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Some workers turning AI challenge into advantage

By Cheng Si | chinadaily.com.cn | Updated: 2024-02-20 23:17

The recently released artificial intelligence model Sora, created by research organization OpenAI, has caused a sensation in the tech sector with its ability to generate videos of up to a minute in length based on brief text instructions.

Some industry insiders said that Sora will bring revolutionary changes to content creation as well as the entertainment and education industries, while causing concern among regular workers about their future amid constantly improving AI technologies.

The quickly changing situation has prompted some employees to adapt through proactive steps to use AI in their work.

Generative AI, which allows enterprises to create new products more quickly, may become a major, uncontrollable factor in the job market, and experts and industry insiders are advising the average worker to gain more digital working skills.

The online career networking platform LinkedIn said in a recent report that last year, generative AI affected more than 500 working skills worldwide, such as data analysis and visual content creation. The application of generative AI is projected to affect 65 percent of people's working skills by 2030, the report said.

Yang Jing, 32, an illustrator in Beijing, said that she and her colleagues are worried about their future. "We have been jittery since we watched online videos that showed AI tools being used to make superfast illustrations. News reports about AI replacing average workers in the near future are making us anxious."

She recalled that one of her friends who is an animator for a gaming company in Beijing almost lost her job last year. "I can't say that AI has fundamentally changed our lives yet, but it is very likely to affect our careers in the future," she said.

Yang's fears are not unfounded. Many employers are showing a growing interest in AI, and job seekers with AI working skills are likely to gain more interview invitations.

According to recruitment portal Liepin, the number of job openings requiring AI-related skills rose by nearly 180 percent on the platform between January and October last year.

Li Qiang, vice-president of Zhaopin, another recruitment portal, said the employment market is currently dynamic, with new professions emerging and old ones being replaced because of technological advancements.

"Just like previous digital technology innovations replaced lower-level, low-wage workers, the advent of large language model AI tools has a substitution effect on white-collar jobs, or relatively high-paying, knowledge-based, high-income jobs," Li said.

In July, Zhaopin and the National School of Development of Peking University jointly released a report that listed several professions expected to bear the brunt of AI, including financial auditing, interpretation and banking. On the other hand, workers involved in domestic services, catering and nursing face the lowest possibility of replacement.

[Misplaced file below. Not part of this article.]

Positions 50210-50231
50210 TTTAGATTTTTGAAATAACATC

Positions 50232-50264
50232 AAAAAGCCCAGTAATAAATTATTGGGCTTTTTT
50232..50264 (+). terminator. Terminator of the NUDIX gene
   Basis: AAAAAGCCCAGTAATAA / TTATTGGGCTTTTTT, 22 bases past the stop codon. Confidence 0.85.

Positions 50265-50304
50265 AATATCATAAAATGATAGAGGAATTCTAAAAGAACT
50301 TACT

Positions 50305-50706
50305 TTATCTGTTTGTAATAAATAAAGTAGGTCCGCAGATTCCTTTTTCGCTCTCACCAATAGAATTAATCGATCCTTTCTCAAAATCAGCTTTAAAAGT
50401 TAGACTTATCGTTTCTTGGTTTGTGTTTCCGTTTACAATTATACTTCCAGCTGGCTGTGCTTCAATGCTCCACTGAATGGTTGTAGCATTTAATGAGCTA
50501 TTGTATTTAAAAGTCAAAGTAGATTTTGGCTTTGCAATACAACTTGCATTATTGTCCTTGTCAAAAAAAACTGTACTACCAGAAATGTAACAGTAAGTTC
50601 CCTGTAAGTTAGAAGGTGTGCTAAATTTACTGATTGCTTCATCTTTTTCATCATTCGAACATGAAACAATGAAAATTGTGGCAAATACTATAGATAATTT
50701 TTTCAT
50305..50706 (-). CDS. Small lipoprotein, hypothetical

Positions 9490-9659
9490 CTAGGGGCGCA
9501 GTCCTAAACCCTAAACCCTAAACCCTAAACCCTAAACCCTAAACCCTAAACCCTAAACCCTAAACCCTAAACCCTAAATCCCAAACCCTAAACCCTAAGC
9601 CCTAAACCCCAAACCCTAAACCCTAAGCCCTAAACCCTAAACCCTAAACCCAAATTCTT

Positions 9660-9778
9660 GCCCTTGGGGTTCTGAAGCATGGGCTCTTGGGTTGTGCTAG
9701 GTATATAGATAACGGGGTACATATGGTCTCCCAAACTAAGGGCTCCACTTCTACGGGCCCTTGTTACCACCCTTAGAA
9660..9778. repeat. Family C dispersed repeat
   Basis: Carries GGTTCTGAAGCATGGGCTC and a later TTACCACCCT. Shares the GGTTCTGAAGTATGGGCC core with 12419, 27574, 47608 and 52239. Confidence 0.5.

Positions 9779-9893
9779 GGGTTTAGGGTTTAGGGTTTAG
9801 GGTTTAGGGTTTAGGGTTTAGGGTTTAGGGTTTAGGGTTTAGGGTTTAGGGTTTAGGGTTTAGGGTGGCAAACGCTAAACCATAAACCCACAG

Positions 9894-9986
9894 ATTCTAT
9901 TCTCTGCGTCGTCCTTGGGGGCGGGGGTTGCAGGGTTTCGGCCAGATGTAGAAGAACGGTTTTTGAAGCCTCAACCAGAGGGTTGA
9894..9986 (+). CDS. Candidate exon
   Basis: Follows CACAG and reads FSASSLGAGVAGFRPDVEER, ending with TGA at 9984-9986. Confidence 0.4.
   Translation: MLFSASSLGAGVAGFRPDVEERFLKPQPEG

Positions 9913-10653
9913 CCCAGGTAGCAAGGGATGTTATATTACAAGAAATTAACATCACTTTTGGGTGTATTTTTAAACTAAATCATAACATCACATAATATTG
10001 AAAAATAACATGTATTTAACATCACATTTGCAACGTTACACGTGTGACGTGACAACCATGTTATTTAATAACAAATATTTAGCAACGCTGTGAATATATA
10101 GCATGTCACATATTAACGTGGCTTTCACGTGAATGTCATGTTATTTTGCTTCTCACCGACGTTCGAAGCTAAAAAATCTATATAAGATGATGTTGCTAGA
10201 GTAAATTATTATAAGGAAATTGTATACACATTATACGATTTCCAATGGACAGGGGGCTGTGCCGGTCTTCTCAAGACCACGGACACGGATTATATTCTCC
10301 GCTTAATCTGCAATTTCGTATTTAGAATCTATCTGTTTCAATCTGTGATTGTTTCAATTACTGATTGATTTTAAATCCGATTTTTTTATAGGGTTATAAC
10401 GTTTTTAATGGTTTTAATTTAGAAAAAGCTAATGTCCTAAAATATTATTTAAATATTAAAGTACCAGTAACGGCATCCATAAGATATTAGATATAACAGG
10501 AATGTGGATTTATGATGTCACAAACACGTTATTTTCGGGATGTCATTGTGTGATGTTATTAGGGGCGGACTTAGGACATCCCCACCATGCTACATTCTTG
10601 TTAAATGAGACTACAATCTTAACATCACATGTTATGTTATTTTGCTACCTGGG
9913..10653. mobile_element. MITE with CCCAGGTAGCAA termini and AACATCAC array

For the first time, the development of AI tools is threatening to replace high-paying, white-collar jobs, instead of the labor-intensive jobs that were affected during previous technological revolutions, according to the Zhaopin report.

The report further indicated that China is not fully ready to adjust its job market or labor supply resources with the development of AI, and some skills or knowledge-based jobs have started to take a hit.

To actively adapt to the changing job market, some employees — especially those born after 1995 — are making efforts to use AI in their daily work and turn the technological challenge into an advantage.

According to a recent survey by Zhaopin, 69 percent of employees have tried to use AI tools such as ChatGPT in their daily work, while only 7.7 percent have never heard about such tools.

"We need to see AI technology in a more objective and reasonable way, instead of panicking or worrying. What we average people need to do is embrace it with a positive attitude, and keep learning to strengthen our personal working abilities," said Li, the Zhaopin vice-president.

"Digital technology may grow to become an essential working skill, like using office software, so we encourage job seekers to put in extra efforts to acquire more knowledge of digital and AI technologies," he said.

"However, AI is not omnipotent, so job seekers and employees can enhance their 'soft skills', such as emotional competence, to make themselves more competitive in the market," he added.

Yang, the illustrator, said that although AI has changed and will keep changing the industry, it cannot replace the human touch and personal improvisations in artwork.

"We can neither overlook nor overestimate AI," she said. "As humans, we have to be more diversified. Maybe AI will have emotions in the future, but as of now, it is just a tool serving people's needs. It is never wrong to keep learning."

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